Discussion in 'Off-Topic Discussions' started by DL-Luvr, Aug 1, 2004.
Article in Sunday's Observer.
The university's explanation in the last paragraph, above, would seem to be accurate. The email does not ask that standards be lowered so much as it simply asks that where a student is borderline, try to go that extra mile to find something somewhere in said student's work that can reasonably be given an extra point or two so that said work can be tipped over the line positively rather than negatively. He doesn't ask anyone to make-up anything. And you gotta' appreciate his candor. He's candid about the reason: We don't want them to flunk because we need their money.
Universities make decisions like that about borderline students everywhere, every day. This pales by comparison with what some colleges with big basketball or football teams have done for generations to keep their players in college and on the team.
I'm not defending any of it. I'm merely encouraging the reader to keep things in perspective.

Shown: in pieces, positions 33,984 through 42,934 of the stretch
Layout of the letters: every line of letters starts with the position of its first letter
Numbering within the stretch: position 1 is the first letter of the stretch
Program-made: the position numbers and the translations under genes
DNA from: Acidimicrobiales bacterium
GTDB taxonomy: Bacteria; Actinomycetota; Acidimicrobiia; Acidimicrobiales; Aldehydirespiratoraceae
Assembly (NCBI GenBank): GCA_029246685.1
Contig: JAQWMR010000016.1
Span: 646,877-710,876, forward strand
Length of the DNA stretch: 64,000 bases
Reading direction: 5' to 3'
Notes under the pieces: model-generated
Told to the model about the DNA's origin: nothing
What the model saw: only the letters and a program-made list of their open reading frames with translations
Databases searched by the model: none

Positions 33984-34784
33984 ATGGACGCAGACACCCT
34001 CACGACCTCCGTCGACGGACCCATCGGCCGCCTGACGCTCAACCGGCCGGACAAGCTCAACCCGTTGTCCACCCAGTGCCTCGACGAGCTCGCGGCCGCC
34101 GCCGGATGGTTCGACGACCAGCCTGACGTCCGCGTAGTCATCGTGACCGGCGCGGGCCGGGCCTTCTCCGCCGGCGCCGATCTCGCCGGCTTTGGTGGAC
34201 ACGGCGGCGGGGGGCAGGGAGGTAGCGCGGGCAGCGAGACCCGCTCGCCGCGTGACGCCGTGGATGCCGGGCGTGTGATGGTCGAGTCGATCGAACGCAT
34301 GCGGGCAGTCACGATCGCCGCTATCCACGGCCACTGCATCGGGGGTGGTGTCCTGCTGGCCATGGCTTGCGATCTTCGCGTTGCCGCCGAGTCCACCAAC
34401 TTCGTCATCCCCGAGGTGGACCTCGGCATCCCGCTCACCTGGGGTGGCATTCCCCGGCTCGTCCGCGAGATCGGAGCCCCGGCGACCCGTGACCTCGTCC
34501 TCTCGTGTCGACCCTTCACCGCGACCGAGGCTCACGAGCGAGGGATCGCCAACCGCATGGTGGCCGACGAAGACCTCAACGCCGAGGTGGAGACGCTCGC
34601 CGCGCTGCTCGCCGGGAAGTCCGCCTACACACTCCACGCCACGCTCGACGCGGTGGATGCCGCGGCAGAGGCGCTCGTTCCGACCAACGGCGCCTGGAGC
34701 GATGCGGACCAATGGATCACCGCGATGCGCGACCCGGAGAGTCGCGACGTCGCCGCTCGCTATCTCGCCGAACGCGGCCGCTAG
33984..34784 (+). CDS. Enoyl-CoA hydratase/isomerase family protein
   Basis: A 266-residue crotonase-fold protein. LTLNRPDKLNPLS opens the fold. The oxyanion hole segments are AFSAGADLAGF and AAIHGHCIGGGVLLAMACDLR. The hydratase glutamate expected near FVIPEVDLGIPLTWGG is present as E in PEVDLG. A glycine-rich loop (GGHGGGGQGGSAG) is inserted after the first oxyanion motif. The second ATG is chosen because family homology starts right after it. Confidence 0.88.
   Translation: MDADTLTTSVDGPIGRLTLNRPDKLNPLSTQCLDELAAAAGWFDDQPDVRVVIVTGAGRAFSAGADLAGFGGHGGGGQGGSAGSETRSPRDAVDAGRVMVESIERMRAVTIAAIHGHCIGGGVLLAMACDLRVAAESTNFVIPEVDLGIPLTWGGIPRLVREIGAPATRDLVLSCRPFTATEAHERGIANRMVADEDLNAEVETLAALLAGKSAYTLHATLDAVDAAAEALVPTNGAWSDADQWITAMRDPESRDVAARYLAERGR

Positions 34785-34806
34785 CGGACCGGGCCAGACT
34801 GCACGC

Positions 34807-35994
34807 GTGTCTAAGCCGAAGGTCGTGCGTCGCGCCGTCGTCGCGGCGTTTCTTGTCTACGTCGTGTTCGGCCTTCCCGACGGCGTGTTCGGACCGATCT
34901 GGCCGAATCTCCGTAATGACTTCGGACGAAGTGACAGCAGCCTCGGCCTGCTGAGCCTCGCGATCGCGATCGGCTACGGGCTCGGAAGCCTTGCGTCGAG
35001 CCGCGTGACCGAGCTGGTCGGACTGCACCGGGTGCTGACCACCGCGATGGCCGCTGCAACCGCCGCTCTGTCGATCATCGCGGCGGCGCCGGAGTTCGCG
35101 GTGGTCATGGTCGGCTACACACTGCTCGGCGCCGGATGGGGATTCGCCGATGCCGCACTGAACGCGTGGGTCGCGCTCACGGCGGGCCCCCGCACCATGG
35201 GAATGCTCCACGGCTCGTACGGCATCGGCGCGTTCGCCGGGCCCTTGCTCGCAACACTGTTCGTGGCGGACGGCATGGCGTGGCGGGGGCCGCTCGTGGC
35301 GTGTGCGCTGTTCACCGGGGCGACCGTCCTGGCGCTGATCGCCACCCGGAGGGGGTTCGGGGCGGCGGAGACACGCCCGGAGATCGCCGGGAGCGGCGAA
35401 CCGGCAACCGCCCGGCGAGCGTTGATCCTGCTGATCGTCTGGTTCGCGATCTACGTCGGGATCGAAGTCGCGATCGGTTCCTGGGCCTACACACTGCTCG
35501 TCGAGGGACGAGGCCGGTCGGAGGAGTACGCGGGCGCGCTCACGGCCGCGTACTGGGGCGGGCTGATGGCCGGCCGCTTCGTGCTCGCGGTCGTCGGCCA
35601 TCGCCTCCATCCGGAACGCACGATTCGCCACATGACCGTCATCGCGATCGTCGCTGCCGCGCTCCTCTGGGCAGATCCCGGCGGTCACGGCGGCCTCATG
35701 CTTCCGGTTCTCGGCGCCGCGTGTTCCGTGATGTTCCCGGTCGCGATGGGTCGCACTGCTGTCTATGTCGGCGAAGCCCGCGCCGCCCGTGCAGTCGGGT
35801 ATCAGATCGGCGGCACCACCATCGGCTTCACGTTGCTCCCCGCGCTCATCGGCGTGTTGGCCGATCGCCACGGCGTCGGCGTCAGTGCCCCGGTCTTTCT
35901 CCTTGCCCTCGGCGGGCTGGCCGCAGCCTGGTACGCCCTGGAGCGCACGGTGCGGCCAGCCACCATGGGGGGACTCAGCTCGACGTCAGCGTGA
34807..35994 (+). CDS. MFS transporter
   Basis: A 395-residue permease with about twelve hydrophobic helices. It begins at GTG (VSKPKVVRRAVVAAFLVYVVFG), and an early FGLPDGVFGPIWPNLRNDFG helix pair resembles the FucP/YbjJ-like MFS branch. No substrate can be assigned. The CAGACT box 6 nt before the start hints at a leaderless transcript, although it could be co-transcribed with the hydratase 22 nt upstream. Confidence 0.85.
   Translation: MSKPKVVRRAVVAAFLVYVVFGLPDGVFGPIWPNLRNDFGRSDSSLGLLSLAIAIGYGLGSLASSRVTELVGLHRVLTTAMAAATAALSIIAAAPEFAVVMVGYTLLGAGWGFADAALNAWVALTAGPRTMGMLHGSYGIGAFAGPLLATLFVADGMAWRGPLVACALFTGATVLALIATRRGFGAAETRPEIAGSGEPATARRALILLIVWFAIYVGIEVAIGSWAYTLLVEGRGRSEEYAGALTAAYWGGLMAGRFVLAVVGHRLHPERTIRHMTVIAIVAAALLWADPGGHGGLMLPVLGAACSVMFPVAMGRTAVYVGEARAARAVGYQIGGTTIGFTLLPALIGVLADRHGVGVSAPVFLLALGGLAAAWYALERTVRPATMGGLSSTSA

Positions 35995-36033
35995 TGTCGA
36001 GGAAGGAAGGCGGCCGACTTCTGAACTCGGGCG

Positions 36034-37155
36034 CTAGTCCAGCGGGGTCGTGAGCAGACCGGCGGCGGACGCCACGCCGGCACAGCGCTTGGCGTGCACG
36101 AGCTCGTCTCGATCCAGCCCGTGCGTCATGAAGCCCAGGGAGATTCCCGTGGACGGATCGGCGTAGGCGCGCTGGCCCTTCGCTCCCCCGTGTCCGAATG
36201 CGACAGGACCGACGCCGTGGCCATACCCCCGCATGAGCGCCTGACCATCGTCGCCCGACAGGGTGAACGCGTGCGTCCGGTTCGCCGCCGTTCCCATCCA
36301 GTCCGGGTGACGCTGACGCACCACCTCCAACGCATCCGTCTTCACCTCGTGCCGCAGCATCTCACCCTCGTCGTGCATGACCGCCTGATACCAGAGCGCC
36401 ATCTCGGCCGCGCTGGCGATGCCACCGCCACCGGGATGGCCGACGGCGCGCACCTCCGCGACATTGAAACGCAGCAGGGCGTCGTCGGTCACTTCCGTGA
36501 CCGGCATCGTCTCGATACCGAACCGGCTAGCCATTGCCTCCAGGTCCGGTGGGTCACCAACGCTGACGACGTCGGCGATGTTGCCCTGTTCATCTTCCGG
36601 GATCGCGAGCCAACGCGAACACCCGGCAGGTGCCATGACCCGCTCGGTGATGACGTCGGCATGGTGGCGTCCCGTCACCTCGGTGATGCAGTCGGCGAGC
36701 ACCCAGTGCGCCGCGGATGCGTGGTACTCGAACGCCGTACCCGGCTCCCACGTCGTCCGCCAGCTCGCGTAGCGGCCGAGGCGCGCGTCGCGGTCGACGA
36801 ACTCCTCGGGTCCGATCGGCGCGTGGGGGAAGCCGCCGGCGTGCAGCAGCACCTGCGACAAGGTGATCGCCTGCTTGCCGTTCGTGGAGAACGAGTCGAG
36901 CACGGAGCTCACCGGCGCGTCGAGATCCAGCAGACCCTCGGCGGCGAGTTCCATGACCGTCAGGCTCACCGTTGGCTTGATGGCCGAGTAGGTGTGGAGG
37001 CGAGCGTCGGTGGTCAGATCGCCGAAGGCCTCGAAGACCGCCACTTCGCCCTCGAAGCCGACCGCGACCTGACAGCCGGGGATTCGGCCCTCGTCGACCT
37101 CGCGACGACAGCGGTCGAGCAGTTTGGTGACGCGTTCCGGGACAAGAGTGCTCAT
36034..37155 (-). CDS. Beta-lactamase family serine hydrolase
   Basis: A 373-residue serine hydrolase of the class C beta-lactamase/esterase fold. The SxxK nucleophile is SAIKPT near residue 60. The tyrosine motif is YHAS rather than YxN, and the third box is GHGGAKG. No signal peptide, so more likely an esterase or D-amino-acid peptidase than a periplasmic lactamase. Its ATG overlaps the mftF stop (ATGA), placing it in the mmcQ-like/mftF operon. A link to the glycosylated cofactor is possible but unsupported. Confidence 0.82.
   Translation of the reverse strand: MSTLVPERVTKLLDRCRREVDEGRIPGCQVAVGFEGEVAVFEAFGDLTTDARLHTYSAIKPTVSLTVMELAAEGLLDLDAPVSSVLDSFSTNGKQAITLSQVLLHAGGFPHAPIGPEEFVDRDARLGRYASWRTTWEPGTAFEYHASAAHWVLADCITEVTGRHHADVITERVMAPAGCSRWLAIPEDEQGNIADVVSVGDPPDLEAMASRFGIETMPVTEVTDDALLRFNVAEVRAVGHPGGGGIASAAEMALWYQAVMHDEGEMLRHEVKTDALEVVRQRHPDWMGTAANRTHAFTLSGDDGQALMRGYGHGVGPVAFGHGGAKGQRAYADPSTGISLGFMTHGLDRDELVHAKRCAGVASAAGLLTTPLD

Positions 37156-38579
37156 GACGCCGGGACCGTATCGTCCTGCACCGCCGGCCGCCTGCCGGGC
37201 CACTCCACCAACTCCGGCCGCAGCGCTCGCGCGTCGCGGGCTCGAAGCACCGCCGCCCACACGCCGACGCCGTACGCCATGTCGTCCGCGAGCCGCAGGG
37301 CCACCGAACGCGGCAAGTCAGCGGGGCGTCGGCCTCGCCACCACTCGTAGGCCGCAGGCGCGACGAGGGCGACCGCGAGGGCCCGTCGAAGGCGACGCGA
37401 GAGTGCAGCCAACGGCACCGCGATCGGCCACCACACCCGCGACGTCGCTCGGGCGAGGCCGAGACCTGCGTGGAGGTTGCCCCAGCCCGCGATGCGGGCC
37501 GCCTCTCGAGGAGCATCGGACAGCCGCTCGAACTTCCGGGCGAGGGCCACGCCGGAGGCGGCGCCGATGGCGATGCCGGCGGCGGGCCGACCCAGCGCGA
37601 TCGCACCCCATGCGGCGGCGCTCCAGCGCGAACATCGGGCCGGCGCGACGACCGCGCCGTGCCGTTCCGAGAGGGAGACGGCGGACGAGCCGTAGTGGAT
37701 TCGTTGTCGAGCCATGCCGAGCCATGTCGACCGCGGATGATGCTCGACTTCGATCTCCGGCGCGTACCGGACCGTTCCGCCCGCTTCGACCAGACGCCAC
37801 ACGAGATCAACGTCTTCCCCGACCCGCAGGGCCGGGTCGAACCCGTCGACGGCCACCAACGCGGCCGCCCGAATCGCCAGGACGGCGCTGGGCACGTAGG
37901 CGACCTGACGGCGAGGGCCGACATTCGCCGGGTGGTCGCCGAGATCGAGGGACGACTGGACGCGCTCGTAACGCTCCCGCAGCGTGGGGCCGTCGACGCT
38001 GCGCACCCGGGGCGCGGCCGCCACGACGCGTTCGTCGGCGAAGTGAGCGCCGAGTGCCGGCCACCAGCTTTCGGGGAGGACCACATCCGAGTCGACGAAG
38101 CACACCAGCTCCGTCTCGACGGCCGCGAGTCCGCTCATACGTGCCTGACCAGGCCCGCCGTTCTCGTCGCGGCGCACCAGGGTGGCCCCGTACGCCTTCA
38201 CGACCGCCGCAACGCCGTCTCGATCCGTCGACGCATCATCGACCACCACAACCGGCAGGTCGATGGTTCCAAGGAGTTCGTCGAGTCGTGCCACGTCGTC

All that having been said, much of the rest of the article is, indeed, disturbing.
Much criticism is made of for-profit universities and the potential for easing requirements to ensure cash flow. Non-profits seem to enjoy the cash flow too.
For some time Alberta had a requirement that provincially run schools charge foreign students 1 1/2 times what local students are charged. This may have changed in recent years.
The open ended tuition and dropping of traditional programs at state funded schools places them at odds with the purpose of any state funding. That purpose being to educate citizens in a broad range of areas at reasonable cost to benefit the society.
In Canada, many government universities have gone into $30,000 - $60,000 for quickie MBA programs, where they previously charged $4,000 - $5,000 annually for 2 year real academic programs.
I think the American model whereby state universities fufill the aims of the state and private universities milk the cows is superior. Canada's private for-profit universities can pretty much be counted on one finger and I think this should change.
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